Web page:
The long shadow of history, Monaghan Community Network visits Roscommon/Mayo

The Great Irish Famine of the 1840s left a profound impact on Irish culture. Famine and related consequences (hunger, migration, eviction, poverty, institutions and social memory) have changed more than the course of our history, they have also affected the culture and history of other places, particularly England, Scotland and America. The Peace IV Monaghan Network tour to Roscommon/Mayo from 22nd to 24th March 2019 was a fitting Cultural Awareness Project visit to learn more about the impact of famine on Ireland, and learn about how our history has shaped the way we are today, at home and abroad.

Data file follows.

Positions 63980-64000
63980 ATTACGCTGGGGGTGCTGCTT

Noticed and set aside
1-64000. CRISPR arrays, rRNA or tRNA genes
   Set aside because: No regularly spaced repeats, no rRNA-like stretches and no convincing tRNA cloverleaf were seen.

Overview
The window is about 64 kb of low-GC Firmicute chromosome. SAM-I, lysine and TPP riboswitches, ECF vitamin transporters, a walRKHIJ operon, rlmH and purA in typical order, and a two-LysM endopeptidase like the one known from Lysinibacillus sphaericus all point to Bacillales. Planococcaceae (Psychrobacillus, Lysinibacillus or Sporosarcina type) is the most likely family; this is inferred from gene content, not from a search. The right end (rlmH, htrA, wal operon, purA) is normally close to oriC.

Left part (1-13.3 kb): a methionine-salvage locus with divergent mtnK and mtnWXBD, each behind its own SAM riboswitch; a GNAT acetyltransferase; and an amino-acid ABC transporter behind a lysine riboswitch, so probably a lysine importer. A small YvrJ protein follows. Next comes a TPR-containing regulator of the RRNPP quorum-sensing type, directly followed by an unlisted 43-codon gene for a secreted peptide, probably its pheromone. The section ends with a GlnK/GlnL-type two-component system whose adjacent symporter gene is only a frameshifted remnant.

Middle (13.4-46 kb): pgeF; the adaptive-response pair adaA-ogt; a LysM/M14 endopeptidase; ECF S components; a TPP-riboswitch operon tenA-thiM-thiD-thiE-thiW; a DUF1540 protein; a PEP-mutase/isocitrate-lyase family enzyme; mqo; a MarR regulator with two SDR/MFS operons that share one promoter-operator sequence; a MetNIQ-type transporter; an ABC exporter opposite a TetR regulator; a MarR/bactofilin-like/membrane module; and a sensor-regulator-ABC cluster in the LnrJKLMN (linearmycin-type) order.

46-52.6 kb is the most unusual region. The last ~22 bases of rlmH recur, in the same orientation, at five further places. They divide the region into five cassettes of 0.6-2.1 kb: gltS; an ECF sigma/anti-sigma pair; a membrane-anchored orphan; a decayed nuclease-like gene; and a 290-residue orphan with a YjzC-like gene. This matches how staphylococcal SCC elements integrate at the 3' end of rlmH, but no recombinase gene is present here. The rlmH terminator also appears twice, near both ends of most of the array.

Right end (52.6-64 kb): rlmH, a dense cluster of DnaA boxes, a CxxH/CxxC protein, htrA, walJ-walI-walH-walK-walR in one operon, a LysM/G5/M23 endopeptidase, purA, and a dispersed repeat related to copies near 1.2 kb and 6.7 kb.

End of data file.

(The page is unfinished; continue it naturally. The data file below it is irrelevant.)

The outing included a tour of Strokestown Park, House and Gardens, and Famine museum which was opened by President Mary Robinson in 1994, a visit to Knock Marian Shrine and Museum, a guided tour of Mayo Peace Park in Castlebar, and a tour of Turlough Park House and the Museum of Country Life, Castlebar. Culture often refers to the characteristics that are formed through language, history, food, geography, arts, beliefs and family values. Over the weekend there was ample opportunity for informal networking, with a mixture of shared conversation, dancing, storytelling, poetry, and songs and dance from India, Poland, and Ireland. Exploring other cultures promotes a better understanding of the world we live in, valuing and respect for other cultures and our own, a reduction in stereotypes, a chance to find new and interesting people and new experiences, and the promotion of effective communication so that we can all live and work well together.